@user12262 just saw this comment . It falls within the realm of being able to distinguish between sufficient and necessary conditions. The constant velocity of light is a necessary condition because experiments say so. One can enter theoretically complicated constructs at will as long as the necessary condition is fulfilled. It is up to the theorist to propose extra experiments that will validate the new proposal of more general transformations. If there are no such proposals then one is playing theoretical games. –  anna v Oct 2 '13 at 4:38
    
@anna v: anna v: "experimental data made it necessary [...] experiments say so." -- Referring to experiments is great, but there must be full understanding, agreement and appreciation of what experiments provide: All our well-substantiated space-time propositions amount to the determination of space-time coincidences {such as} encounters between two or more {...} material points I like to know how to express "Lorentz manifold", "velocity" etc. from coincidences (as foundational notion). –  user12262 Oct 3 '13 at 8:34

well firstly, i am assuming that the observers you mention are at 'rest' with respect to each other in the sense that their spacial distance does not change. the observers can easily measure the distance between them by sending out light pulses. since they can communicate through electromagnetic signals, any observer can send the time on his watch to another observer. this observer, after accounting for the time taken for the light pulse to travel can set his watch to the appropriate time, in this way they can synchronize their watches. if their watches stay synchronized( this can be determined by repeating the same experiment again), then they are in a Minkowski space(I don't know if this is what you are calling a Lorentzian manifold, I'm not much of a math guy.)

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A Lorentzian manifold is not Minkowski space. It's a curved spacetime that is locally Minkowski. –  Ben Crowell Jul 3 '13 at 13:30
    
@guru Thanks for your answer; sorry that you've been losing points as a consequence. "firstly, i am assuming that the observers you mention are at 'rest' with respect to each other in the sense that their spacial distance does not change." -- Of course this requires a definition on how to measure "distance" in the first place. "any observer can send the time on his watch to another observer" -- Why only " his / one watch"?, and if so: Which one (of "his many")?? ... Anyways: (to be contd.) –  user12262 Jul 4 '13 at 17:06
    
Continued: Anyways, I'm (also) very much interested in how participants who (generally) "keep sight of each other", who can observe and recognize each other, and who each can judge order or coincidence of own observations could on this basis determine and agree on any further relations between each other; such as in the question above, or concerning "(mutual) rest", or determining and comparing "duration" between their various times/indications. I'll try to continue asking questions on this topic or submitting answers accordingly. –  user12262 Jul 4 '13 at 17:07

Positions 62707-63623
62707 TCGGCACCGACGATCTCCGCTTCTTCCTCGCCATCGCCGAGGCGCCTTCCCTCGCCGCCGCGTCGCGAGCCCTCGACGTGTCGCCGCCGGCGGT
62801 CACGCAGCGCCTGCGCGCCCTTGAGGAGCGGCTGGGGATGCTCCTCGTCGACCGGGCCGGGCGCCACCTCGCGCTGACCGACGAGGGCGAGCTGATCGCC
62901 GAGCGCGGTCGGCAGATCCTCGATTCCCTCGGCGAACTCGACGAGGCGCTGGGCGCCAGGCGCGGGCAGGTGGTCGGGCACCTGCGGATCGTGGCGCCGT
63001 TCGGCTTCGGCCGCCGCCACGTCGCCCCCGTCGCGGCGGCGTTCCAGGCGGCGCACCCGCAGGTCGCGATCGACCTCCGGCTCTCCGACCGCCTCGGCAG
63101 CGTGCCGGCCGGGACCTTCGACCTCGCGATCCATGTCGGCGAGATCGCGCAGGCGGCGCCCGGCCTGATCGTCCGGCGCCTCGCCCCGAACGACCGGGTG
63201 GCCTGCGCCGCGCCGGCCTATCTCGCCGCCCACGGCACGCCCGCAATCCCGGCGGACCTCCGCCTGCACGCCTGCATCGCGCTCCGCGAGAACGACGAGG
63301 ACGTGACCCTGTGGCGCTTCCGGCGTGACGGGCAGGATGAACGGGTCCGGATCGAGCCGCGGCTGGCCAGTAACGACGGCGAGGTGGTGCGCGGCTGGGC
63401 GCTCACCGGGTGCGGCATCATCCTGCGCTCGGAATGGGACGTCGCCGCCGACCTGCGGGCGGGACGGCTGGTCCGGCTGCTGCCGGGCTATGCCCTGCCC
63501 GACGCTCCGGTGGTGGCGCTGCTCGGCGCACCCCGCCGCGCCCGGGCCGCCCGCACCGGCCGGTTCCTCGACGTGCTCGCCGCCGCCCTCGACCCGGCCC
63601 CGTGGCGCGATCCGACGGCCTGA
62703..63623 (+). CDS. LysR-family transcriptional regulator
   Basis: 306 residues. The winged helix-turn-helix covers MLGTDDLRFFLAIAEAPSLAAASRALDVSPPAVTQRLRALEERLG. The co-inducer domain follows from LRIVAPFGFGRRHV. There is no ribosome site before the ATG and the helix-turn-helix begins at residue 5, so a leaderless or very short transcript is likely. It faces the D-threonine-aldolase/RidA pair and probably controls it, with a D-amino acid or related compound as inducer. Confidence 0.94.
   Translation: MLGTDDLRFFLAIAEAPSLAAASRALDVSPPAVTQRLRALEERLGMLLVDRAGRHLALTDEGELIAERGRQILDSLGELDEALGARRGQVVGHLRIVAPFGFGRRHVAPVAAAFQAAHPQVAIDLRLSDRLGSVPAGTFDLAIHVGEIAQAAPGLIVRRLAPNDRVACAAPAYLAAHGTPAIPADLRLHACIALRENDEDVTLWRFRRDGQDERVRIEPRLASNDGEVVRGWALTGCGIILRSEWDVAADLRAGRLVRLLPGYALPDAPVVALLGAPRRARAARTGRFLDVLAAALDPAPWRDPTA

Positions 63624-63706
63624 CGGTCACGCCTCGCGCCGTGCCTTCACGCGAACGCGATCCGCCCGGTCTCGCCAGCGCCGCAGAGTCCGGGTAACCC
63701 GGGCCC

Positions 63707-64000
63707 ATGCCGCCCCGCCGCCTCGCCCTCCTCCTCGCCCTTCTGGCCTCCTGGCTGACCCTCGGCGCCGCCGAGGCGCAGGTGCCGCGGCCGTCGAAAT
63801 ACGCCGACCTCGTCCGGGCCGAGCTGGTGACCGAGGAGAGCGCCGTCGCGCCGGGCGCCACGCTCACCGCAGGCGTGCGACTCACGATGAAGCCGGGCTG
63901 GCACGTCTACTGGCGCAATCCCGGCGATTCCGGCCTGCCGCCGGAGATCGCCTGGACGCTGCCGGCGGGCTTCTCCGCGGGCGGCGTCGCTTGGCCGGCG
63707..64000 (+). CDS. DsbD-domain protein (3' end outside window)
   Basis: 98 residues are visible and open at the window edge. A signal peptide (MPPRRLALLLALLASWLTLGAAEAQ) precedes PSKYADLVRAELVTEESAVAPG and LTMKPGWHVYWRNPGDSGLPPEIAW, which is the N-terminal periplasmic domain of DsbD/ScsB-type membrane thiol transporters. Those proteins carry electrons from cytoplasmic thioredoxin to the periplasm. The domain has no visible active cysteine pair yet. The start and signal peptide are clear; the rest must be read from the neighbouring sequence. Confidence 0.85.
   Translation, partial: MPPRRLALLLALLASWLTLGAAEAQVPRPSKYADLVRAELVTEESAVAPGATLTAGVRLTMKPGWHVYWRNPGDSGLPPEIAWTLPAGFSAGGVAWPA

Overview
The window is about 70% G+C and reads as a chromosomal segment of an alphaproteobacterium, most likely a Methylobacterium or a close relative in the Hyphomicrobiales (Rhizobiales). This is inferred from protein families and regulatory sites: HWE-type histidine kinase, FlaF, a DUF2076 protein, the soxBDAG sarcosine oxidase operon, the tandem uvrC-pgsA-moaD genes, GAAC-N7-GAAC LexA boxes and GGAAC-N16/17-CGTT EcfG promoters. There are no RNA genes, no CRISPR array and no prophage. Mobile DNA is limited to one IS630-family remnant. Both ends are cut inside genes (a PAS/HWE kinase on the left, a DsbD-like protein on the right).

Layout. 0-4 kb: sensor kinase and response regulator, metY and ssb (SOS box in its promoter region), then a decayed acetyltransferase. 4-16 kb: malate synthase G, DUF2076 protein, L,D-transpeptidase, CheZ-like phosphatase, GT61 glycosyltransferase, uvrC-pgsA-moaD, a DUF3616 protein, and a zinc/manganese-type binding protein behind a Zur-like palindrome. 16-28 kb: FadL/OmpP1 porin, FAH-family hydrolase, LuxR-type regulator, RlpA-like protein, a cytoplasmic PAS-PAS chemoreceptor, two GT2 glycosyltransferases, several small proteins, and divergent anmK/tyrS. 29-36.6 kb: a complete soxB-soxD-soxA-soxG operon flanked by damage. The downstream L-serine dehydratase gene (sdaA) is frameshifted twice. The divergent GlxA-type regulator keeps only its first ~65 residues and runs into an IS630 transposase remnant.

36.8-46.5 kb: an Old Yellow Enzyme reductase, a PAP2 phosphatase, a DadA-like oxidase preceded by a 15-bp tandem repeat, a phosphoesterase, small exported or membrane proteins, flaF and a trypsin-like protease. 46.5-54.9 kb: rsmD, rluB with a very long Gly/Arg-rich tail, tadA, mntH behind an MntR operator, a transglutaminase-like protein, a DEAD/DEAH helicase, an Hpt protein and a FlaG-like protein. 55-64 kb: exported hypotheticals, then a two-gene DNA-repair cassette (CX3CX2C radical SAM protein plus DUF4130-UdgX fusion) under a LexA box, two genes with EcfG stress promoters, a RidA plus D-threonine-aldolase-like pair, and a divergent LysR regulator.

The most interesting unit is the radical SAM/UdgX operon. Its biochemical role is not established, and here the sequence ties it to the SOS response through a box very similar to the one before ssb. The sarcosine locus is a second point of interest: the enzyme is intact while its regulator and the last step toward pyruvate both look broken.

The following describes at least some necessary condition(s); more conditions may have to be considered for arriving at a sufficient/full answer.

Any observer, such as A, should have taken part in at least two distinct events, such as $\!{\mathscr J}$ and ${\mathscr Q}$. (The corresponding indications of observer A I'll denote as "A$\!_{\mathscr J}$" and "A$\,\!_{\mathscr Q}$".)

For any two indications A$\!_{\mathscr J}$ and A$\,\!_{\mathscr Q}$ of observer A there should be (many distinct) observers, such as B who (all) observed event $\!{\mathscr J}$ and whom A observed having observed event $\!{\mathscr J}$ (and in particular recognized having observed A's indication A$\!_{\mathscr J}$) while participating in event ${\mathscr Q}$.

(Also, vice versa, while participating in event $\!{\mathscr J}$ observer A should have seen and recognized no other observers having observed A's indication A$\,\!_{\mathscr Q}$. Observer A, such as any other, would thus be able to order the own indications in "before and after".)

Further, there should be (many distinct) observers, such as N, of whom A "keeps sight between" indications A$\!_{\mathscr J}$ and A$\,\!_{\mathscr Q}$; while any observer N in turn does not "keep sight" of any observer B.

Together, these conditions are meant to correspond to the requirement (necessary of Lorentzian manifolds) that for any two "timelike" related events such as $\!{\mathscr J}$ and ${\mathscr Q}$ there exists a corresponding "causal diamond", with observers B "touching its boundary" and observers N (along with observer A) "tracing its interior".

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There's a difference between preview and post in rendering **A**$\!_{\mathscr J}$, for instance. Any help is appreciated ... –  user12262 Jul 3 '13 at 18:42
    
<b>A</b>$\!_{\mathscr J}$ is rendered equally in preview and post. –  user12262 Jul 3 '13 at 18:59